Saturday, January 7, 2012

Let’s kill all the lawyers?

All it takes is to watch one advertisement during daytime TV from some sleazy law firm to make you question ever seeking out a lawyer. At least that’s how I feel. In Shakespeare’s Henry VI, part 2 there is a line, meant to be part of comedic relief, where one of the characters states, “The first thing we do, let’s kill all the lawyers.”

I’ve heard people banter this line around when they are complaining about the legal system and such. Thankfully, my experience with lawyers has been small; I’ve used one to prepare a will and for when we have purchased our homes over the years.

I was once called to jury duty where one guy was accused of punching another guy as they were leaving a completely different court case. Lucky me, I was chosen to be the foreman for the case. The lawyer representing the person that was hit had several witnesses that testified that the punch most certainly happened. The defense lawyer would then drill the witnesses about the smallest details. “What time of day was it?” “What was the weather like?” “What exactly did the two people say to each other?” “Which part of the face was he allegedly hit?” and so on. I couldn’t understand why she was digging so deep until the end.

Apparently there is the concept of “reasonable doubt”—meaning if we, as the jury, weren’t convinced about the validity of the claim, we had to find in favor of the defendant. And while the witness’ stories varied a little bit, we, as the jury, chalked that up to human nature—people remember things a bit differently. The one constant was that the guy got hit. After we presented our decision, we were allowed to leave—which I did as fast as I could. I felt like I needed to take a shower after the event.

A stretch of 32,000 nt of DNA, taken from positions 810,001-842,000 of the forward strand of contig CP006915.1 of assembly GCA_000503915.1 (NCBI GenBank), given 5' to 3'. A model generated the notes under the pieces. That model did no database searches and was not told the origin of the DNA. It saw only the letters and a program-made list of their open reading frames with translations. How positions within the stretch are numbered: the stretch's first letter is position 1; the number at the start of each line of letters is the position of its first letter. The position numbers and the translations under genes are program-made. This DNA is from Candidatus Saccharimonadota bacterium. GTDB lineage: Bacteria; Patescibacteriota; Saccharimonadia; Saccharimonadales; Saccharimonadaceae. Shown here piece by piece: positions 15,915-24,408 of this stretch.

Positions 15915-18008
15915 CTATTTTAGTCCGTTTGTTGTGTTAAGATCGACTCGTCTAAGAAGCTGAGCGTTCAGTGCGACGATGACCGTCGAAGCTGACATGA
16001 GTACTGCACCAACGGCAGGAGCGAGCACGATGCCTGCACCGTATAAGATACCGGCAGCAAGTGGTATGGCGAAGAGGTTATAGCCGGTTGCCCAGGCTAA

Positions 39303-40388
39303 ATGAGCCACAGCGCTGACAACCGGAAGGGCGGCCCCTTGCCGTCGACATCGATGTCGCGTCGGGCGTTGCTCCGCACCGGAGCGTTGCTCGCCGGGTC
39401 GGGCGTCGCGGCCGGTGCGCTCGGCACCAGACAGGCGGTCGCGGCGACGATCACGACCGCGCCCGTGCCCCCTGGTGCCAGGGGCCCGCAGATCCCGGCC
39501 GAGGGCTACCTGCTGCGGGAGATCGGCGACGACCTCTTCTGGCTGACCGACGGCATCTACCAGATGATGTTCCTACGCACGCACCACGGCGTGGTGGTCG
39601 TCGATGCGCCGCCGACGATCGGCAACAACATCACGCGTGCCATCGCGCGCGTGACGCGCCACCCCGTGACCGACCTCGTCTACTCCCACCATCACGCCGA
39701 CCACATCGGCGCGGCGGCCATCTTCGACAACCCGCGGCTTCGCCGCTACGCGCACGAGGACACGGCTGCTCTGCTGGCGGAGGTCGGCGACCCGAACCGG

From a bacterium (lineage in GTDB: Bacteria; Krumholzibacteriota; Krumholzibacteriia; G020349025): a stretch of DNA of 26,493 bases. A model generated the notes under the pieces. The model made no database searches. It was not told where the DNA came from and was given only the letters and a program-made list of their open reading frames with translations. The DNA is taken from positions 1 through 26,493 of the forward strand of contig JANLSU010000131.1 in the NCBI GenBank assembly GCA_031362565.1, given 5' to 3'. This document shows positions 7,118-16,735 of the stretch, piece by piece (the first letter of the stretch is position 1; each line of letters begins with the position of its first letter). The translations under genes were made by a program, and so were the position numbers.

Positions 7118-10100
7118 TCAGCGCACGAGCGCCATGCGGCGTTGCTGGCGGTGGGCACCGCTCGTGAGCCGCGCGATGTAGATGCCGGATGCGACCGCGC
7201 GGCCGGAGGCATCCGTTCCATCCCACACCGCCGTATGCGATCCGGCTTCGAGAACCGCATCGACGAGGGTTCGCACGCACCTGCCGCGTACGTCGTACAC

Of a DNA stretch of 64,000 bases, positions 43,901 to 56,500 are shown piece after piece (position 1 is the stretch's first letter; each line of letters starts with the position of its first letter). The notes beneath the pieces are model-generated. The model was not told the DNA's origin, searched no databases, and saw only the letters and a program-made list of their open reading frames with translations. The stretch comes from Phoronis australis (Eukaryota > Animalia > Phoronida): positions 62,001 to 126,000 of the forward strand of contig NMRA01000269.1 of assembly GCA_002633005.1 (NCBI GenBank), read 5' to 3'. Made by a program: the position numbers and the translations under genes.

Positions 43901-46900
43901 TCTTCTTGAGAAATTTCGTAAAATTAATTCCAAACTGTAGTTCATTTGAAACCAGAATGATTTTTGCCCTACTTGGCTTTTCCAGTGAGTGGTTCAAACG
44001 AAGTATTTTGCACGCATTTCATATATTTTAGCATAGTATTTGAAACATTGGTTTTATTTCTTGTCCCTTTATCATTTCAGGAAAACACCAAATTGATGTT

And then there is now. Without going into too many details, I’ve been treated for a medical condition for the last several months. All was going along well until my claim got denied by the insurance company a month and a half ago. They stated they needed more information from the doctor. So, in working with the doctor, we reached out to the insurance agency to find out what they needed. I kept hitting dead end after dead end. “You need to talk to so and so.” “My department doesn’t handle that.” “I’ll leave a note for the case worker to call you.” (Which wouldn’t happen) and so on.

I appealed the denial and have spent many hours on the phone trying to get people to help. It became obvious that the insurance agency was being difficult—and why not? I’m sure they didn’t want to pay.

After discussing my situation with various colleagues, government agencies and close friends, I kept getting the same advice: get a lawyer.

So, I did some research and contacted a reputable lawyer. Within a few moments after speaking with him, I experienced something I hadn’t during this entire nightmare: someone who actually listened to me and expressed an interest in helping. Yes, I’m sure it is because he will make money off of taking my case, but I’ve dealt with enough people in my life to tell when someone is being sincere or not—and everything my experience was telling me was he honestly wanted to help.

While I step into this cautiously, I’ll have to say it feels good to have someone on my side.


  1. I'm sure there are good lawyers but it is a profession with a bad rep. Maybe because so many of them go on to politics.

  2. Hang tough Lloyd! Truth and right will prevail.